Most of life's problems grow because we look away from them, hoping they will simply go away. Health problems don't appear out of nowhere. They are often the result of a series of bad choices, where we looked away from the consequences our choices would lead to and the direction we are heading in, choosing to focus on the pleasure of the moment.
Financial problems grow in a similar way: we look away from the problem, and the problem becomes worse and worse. We fail to take identify the root cause (or causes) of our problem or take corrective action to fix it.
What makes evasion the more appealing choice in the vast majority of cases is that we bundle observation with the obligation to take action. If we know what the problem is, we must do something AND that something must work.
The responsibility becomes too difficult to bear. Success isn't guaranteed and the uncertainty brings with it the prospects of failure.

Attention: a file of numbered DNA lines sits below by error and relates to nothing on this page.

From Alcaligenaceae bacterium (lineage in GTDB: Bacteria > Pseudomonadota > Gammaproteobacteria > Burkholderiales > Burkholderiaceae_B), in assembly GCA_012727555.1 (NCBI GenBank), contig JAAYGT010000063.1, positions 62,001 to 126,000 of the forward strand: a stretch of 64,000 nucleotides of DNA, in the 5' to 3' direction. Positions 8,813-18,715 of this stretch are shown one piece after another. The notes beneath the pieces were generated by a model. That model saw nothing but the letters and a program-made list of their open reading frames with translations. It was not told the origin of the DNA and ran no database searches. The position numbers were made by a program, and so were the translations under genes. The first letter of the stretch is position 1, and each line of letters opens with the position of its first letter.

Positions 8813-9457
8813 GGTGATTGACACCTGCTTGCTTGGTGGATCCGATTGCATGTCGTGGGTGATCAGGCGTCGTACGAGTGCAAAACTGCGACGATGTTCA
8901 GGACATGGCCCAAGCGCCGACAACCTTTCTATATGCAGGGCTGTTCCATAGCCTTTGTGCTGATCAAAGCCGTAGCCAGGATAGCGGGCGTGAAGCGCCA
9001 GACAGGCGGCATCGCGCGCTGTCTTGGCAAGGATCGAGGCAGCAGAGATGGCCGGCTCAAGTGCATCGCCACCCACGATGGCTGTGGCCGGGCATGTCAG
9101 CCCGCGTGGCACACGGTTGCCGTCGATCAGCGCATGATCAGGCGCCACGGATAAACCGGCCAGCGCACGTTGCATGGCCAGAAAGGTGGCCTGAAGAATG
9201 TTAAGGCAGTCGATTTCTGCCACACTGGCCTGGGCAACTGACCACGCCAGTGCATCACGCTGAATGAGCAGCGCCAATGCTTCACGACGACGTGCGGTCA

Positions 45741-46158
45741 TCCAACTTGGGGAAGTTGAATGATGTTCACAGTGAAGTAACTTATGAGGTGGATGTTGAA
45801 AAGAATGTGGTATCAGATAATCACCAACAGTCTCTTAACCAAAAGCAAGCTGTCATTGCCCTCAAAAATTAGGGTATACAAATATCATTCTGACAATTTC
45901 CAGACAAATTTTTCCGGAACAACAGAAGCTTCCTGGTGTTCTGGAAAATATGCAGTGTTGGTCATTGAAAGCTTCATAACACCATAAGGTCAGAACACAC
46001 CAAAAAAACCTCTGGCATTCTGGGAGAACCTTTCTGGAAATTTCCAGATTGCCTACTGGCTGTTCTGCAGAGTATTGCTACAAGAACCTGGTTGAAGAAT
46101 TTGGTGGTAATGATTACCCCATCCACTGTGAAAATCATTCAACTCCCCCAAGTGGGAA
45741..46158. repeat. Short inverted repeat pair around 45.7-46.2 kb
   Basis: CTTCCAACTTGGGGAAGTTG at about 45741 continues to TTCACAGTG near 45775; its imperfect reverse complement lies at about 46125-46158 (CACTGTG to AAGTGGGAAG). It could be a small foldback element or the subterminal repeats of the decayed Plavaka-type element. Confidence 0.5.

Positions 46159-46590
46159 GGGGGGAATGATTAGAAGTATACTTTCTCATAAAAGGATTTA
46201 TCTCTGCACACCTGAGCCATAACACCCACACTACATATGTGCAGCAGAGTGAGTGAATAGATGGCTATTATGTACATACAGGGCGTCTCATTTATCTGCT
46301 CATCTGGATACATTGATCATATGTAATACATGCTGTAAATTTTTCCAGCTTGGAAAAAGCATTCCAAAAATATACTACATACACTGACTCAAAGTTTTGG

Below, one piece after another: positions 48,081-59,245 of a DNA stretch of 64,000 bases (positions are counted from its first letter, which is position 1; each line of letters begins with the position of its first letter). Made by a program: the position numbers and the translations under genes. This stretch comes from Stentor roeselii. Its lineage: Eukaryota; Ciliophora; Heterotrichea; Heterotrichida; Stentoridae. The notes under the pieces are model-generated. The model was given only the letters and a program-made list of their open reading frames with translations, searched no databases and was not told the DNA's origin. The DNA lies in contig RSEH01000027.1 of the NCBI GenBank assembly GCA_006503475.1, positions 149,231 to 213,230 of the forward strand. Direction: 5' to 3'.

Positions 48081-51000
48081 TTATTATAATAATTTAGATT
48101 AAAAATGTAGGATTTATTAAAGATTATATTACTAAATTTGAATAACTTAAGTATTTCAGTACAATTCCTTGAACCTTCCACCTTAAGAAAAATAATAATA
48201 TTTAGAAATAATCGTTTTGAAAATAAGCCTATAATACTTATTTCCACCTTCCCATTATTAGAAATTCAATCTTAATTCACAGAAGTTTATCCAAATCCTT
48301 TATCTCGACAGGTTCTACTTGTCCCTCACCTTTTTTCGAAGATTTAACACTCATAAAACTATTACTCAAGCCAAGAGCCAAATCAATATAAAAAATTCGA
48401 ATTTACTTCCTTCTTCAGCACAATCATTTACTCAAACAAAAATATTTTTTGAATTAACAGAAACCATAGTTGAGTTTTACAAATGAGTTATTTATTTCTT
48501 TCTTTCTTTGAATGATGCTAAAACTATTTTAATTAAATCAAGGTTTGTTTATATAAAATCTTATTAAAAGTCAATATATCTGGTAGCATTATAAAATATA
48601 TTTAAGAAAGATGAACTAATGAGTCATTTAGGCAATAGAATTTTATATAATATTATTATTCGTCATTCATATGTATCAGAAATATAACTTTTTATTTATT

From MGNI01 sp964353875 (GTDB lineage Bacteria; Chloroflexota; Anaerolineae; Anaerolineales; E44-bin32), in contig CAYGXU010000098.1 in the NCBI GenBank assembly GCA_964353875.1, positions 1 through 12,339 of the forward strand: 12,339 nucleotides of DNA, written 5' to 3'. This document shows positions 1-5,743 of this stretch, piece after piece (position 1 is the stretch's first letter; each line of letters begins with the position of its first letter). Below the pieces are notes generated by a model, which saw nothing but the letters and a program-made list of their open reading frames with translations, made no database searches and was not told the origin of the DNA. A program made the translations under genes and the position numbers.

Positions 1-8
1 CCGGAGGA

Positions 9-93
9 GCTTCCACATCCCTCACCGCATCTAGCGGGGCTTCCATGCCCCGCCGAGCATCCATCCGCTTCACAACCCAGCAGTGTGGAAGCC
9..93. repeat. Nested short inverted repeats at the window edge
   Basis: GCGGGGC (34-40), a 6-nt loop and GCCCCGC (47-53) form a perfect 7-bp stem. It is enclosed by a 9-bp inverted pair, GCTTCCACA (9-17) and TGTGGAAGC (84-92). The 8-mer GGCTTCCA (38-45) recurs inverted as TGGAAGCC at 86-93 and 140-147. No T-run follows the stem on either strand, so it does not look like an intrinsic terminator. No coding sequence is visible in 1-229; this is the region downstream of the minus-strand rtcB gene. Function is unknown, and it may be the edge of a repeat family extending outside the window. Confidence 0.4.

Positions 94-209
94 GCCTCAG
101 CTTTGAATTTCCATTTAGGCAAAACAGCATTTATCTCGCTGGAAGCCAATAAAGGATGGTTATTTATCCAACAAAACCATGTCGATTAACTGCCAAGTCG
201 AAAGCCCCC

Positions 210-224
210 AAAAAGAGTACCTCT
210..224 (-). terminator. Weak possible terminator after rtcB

So we choose to look away from the very beginning rather than wrestle with such difficult thoughts and emotions.
If you feel like you're being evasive, it may help to separate the steps:
1) Observe without judgment
2) Act without expectations
3) Evaluate without guilt
You may realize that simply observing the problem and acknowledging its existence alleviates a huge chunk of the mental agony you're experiencing, making it easier to take action and evaluate it objectively.
Evasion erodes our confidence because we know there is something we need to face but aren't mustering the courage to face it.
Face your fears and you'll often be surprised by how much you managed to turn paper tigers into frightening monsters.